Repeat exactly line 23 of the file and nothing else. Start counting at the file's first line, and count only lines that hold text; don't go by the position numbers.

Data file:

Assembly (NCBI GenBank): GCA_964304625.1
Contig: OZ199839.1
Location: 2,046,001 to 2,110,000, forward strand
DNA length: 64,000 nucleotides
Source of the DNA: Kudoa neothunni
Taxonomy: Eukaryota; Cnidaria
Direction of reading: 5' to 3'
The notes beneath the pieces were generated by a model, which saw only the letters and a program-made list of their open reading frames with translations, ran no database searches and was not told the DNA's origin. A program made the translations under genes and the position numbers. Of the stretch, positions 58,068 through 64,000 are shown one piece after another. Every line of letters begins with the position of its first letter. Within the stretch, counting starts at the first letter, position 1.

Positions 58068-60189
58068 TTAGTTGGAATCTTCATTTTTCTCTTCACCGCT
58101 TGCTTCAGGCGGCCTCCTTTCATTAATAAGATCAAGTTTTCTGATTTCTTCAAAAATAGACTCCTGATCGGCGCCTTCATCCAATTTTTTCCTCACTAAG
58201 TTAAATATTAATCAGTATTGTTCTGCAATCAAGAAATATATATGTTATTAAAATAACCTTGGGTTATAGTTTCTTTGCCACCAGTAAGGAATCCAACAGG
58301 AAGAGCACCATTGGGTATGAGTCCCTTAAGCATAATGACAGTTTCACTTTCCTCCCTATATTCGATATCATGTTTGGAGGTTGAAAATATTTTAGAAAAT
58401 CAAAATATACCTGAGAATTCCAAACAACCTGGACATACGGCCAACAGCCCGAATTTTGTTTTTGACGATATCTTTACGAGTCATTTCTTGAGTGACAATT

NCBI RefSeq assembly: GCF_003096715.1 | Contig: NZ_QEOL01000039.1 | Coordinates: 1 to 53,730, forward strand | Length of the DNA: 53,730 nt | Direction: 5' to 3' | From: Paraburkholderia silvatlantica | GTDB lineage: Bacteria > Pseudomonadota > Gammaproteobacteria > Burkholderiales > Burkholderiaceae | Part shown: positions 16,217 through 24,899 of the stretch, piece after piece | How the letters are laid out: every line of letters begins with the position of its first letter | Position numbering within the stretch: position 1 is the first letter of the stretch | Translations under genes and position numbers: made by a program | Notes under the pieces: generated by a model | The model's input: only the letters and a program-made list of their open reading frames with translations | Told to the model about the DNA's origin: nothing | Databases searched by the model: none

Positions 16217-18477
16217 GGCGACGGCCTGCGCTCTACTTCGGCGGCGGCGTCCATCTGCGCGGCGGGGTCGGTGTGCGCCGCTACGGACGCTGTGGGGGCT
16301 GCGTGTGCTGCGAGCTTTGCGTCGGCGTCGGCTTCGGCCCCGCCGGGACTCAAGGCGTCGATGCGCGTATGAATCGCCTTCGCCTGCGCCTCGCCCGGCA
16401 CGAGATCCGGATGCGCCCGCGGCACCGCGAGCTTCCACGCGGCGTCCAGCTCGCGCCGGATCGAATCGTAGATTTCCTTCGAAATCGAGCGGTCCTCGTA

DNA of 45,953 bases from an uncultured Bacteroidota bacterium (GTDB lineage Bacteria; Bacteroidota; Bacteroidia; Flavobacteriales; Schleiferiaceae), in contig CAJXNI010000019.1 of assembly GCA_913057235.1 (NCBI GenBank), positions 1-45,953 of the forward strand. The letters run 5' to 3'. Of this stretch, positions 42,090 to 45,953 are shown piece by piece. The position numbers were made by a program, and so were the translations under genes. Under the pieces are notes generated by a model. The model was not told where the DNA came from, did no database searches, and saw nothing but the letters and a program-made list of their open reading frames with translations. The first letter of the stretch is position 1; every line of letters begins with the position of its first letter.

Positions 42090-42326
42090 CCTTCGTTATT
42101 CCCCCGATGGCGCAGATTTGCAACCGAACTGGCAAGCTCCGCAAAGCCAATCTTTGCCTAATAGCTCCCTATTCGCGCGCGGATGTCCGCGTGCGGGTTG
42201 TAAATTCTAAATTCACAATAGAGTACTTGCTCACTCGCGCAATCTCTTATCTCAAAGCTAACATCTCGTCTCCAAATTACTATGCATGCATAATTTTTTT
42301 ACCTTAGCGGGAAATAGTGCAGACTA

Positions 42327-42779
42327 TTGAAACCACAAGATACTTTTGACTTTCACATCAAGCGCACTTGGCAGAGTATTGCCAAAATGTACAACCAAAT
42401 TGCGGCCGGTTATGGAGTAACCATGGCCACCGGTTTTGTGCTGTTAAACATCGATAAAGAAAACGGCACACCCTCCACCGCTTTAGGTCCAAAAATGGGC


42101 CCCCCGATGGCGCAGATTTGCAACCGAACTGGCAAGCTCCGCAAAGCCAATCTTTGCCTAATAGCTCCCTATTCGCGCGCGGATGTCCGCGTGCGGGTTG